The Clutches Of The Moghul Emperor
This was the limit of Aurangzeb's patience
and he was in a great fit of rage. But he
checked himself from leading an army
against Shivaji. He had known well how sharp the tearing nails of this
$mountain rat' were. So he thought of a plan. He decided that he should
send a 'Lion' to overpower this lion. He chose for task the King, Raja
Jayasimha. (Incidentally, 'Simha' means a lion.) Jayasimha was a great
warrior and a hero. He was also a clever general. What a shame that a man
like him should he be subservient to a foreigner who was ruling the land!
Jayasimha proceeded south with his large army. He won over the Sultan of
Bijapur to his side. The battle against Shivaji began. All of a sudden
Shivaji wrote a letter to Jayasimha informing him that he would agree to
a friendly compromise. What was more, he met Jayasimha and told him that
he would remain loyal to the Badshah at Delhi.
Shivaji was a lion that had grown up
independently in the mountain ranges of Sahyadri. How then did he all of
a sudden agree to bow down to the Badshah? All were baffled. Many thought
-that there lay behind this some secret plan. It ispossible that Shivaji
had planned to go to Delhi on the pretext of serving the Badshah as a dependent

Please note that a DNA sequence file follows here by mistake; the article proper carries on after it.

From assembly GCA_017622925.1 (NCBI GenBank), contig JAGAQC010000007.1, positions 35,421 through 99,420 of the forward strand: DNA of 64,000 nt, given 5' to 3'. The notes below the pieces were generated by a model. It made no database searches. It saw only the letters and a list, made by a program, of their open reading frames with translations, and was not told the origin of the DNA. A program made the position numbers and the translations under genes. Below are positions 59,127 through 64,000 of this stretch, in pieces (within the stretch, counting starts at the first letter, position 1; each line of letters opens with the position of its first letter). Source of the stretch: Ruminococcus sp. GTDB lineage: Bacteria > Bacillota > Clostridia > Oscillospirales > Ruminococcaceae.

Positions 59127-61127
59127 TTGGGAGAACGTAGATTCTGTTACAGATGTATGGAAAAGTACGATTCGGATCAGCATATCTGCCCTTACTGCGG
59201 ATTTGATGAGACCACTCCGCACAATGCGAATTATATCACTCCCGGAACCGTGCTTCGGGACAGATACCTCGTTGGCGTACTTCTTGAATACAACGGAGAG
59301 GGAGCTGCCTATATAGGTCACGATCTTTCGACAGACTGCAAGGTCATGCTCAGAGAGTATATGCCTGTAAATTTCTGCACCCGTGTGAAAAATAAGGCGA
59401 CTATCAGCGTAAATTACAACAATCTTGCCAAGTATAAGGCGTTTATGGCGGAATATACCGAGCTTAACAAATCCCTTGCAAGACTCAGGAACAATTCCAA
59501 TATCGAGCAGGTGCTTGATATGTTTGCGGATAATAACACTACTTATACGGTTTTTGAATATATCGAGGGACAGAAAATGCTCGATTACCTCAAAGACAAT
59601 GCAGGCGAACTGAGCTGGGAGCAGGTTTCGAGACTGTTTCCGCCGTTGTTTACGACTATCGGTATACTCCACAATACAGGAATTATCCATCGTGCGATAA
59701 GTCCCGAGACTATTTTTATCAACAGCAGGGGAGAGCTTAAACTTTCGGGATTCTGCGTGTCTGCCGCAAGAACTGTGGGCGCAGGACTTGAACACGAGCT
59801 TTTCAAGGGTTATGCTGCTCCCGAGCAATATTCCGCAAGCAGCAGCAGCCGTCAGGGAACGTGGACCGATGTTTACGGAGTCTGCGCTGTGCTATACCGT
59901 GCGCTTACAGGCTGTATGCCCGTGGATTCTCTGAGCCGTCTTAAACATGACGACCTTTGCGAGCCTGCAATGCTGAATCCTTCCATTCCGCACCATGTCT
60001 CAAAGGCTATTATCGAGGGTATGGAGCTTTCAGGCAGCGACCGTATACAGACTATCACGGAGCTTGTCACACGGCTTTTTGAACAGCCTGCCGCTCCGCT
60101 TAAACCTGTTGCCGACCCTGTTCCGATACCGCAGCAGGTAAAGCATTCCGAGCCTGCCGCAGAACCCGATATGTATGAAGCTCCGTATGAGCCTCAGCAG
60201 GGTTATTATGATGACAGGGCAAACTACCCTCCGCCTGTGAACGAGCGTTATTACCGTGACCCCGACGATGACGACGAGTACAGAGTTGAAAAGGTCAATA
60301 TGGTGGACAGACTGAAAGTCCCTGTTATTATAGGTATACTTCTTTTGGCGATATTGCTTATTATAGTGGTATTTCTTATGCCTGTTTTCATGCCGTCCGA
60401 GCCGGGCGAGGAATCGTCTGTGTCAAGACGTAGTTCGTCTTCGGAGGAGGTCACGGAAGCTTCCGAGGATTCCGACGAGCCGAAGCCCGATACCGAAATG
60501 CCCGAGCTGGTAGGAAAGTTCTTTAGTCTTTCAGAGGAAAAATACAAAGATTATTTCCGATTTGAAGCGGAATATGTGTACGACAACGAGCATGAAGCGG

and then to put an end to the life of Aurangzeb in a direct encounter.
This was perhaps a venture of greater heroism and sharper strategy than
ever before in his life. Accordingly, Shivaji proceeded to meet the Emperor,
Aurangzeb. His son Sambhaji also accompanied him. At home, in the land
of freedom, all were filled with great anxiety. As the proceeded, the Hindu
community welcomed him and With great respect Dowed down to him. Shivaji
reached Agra in order to meet Aurangzeb. The latter too was equally tactful.
He never let Shivaji approach him. He bid him stay at a distance in the
court. This 'was a great disappointment to Shivaji's hopes. Aurangzeb also
acted in a manner ' that insulted Shivaji. Aurangzeb did not , keep the
promise that he would treat him with respect. Naturally Shivaji was greatly
enraged. Ignoring Aurangzeb he left the court.
Shivaji was now in great danger. For
Aurangzeb was not such a fool as to let an enemy who had come within his
reach escape easily. He ordered Shivaji to be imprisoned and to be executed
In spite of the gravity of the situation
Shivaji did not lose heart. At this critical hour his intellect and his
courage shone more brightly. Suddenly Shivaji 'took ill.' He soon grew
worse'. Shivaji begged of Aurangzeb that his Maratha soldiers might be
allowed to return. Aurangzeb felt relieved 'and permitted them to go. Shivaji
began distributing sweets to the Fakirs, mendicants and ascetics of the
town hoping that his ill ness may be cured. He began sending gifts 'also
to the wealthy in the town. Aurangzeb permitted all these. Even, such a
very clever man as Aurangzeb had no doubts. No Vaidya or Hakim could improve
Shivaji's 'condition'. The day of Shivaji's execution had been fixed. On
the previous day * Shivaji's 'illness' grew very serious, and he lost 'consciousness'.
As usual the baskets that would carry
the sweets were brought in. Shivaji who was lying on his 'sickbed' suddenly
jumped into one of the baskets and so did his son Sambhaji. Immediately
the servants put on the lids and carried the baskets away.